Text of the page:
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Pictures taken while I was attending a weekend at Unstone Grange, near Dronfield.

As well as taking some pictures of Unstone Grange, "a centre for personal creative growth" run by a charity and volunteers as" a beautiful place where people can come together to explore and grow in their understanding of life, themselves and others" I went on a walk around the area with several friends.
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IWGB at Mayfair club Loulou's

Mayfair, London. Wed 2 October 2019
The IWGB protest with drums, whistles and vuvuzelas outside the club
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IWGB Cleaners and Facilities Branch picket and protest at exclusive Mayfair private club LouLou's for kitchen porters to be paid a living wage, be treated with dignity and respect and given decent terms and conditions including proper sick pay, holidays and pension contributions.

Protests have already forced the club to agree to bring the workers back into direct employment. Police harassed the protesters and failed to challenge some heavy-handed security.
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Saudis support killer Prince MbS

Saudi Embassy, London. Wed 2 October 2019

Saudi protesters supporting Crown Prince included two with giant illuminated posters
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Supporters of Saudi Crown Prince Mohammad bin Salman (MbS) line the street opposite the protest calling for Justice for Jamal Khashoggi defending him from these accusations and pointing out the positive aspects of his rule.

They held up posters, placards, banners and giant screens showing images of MbS and listing some of the things he has done working to make Saudi Arabia "a modern nation and make his people more civilised." There was loud music, speeches and chanting, but mostly they stayed on the opposite pavement to the Khashoggi vigil, with just the odd person coming across the road to wave their Saudi flag and shout at those at the vigil.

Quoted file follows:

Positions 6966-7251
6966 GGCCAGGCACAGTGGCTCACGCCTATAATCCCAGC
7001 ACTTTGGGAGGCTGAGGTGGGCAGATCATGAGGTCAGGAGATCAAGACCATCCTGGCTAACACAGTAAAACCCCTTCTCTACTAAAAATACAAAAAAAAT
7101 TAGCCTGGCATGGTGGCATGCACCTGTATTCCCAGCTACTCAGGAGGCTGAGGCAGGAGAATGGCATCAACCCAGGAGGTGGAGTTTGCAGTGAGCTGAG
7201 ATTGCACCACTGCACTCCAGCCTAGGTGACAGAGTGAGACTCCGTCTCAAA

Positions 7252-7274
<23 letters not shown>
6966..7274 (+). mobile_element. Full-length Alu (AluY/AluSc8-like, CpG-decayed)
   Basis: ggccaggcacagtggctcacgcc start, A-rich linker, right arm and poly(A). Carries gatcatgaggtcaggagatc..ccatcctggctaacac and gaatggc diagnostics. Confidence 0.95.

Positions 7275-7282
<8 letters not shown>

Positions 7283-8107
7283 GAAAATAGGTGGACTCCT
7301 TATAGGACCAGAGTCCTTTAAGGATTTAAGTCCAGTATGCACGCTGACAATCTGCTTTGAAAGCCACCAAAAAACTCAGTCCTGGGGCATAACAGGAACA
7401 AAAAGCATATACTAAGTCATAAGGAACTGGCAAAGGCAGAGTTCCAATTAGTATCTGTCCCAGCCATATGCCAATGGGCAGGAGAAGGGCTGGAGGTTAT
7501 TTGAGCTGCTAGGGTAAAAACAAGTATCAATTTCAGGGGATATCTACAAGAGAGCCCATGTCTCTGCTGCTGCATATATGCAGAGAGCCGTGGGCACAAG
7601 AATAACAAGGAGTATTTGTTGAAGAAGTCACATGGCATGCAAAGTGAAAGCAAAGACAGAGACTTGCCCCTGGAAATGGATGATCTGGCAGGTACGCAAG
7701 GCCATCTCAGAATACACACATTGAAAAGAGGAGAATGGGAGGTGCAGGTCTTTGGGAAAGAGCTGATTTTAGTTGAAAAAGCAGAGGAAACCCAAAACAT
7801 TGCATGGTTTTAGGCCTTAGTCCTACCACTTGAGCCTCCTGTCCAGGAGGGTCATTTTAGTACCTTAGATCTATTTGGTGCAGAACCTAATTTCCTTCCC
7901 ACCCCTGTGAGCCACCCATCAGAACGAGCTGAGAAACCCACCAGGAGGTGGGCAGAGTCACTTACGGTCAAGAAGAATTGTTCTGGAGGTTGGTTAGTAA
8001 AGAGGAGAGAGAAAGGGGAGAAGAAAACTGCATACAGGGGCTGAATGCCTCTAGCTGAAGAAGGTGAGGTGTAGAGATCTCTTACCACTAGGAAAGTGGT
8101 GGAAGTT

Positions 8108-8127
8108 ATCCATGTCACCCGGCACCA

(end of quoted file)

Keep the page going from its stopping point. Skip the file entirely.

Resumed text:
I talked briefly to one of them who agreed with me that they were there simply as a counter to the Khashoggi protest, but disagreed - if politely - when I suggested that MbS had been responsible for dispatching the team that tortured, killed and dismembered journalist Jamal Khashoggi in the Saudi Consulate in Istanbul. Since seven of the 15 man team are said to be a part of MbS's personal bodyguard it seems almost certain he was - and CIA states with "high confidence" that MbS ordered Khashoggi's murder.
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Justice For Jamal Khashoggi

Saudi Embassy, London. Wed 2 October 2019
A line of protesters held burning candles in the #JusticeForJamal vigil
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A small group of representatives of English PEN, Writers at Risk, Reporters Without Borders and PEN International hold a candlelit vigil at the Embassy of Saudi Arabia on the first anniversary of Saudi journalist Jamal Khasnhoggi’s horrific murder inside the Saudi consulate in Istanbul where his body was dismembered.

The event was opposed by a larger group of Saudis holding posters, placards and screens supporting Saudi Crown Prince Mohammad bin Salman widely believed to have ordered his murder who kept mainly on the opposite side of the road.
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London Images

October 2019
Chalk Farm in Camden at night - I also made some night images on Brick Lane and at various protests
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Pictures as usual from Nine Elms and Vauxhall, as well as Westminster, the West End, Paddington, and a few odd images from elsewhere.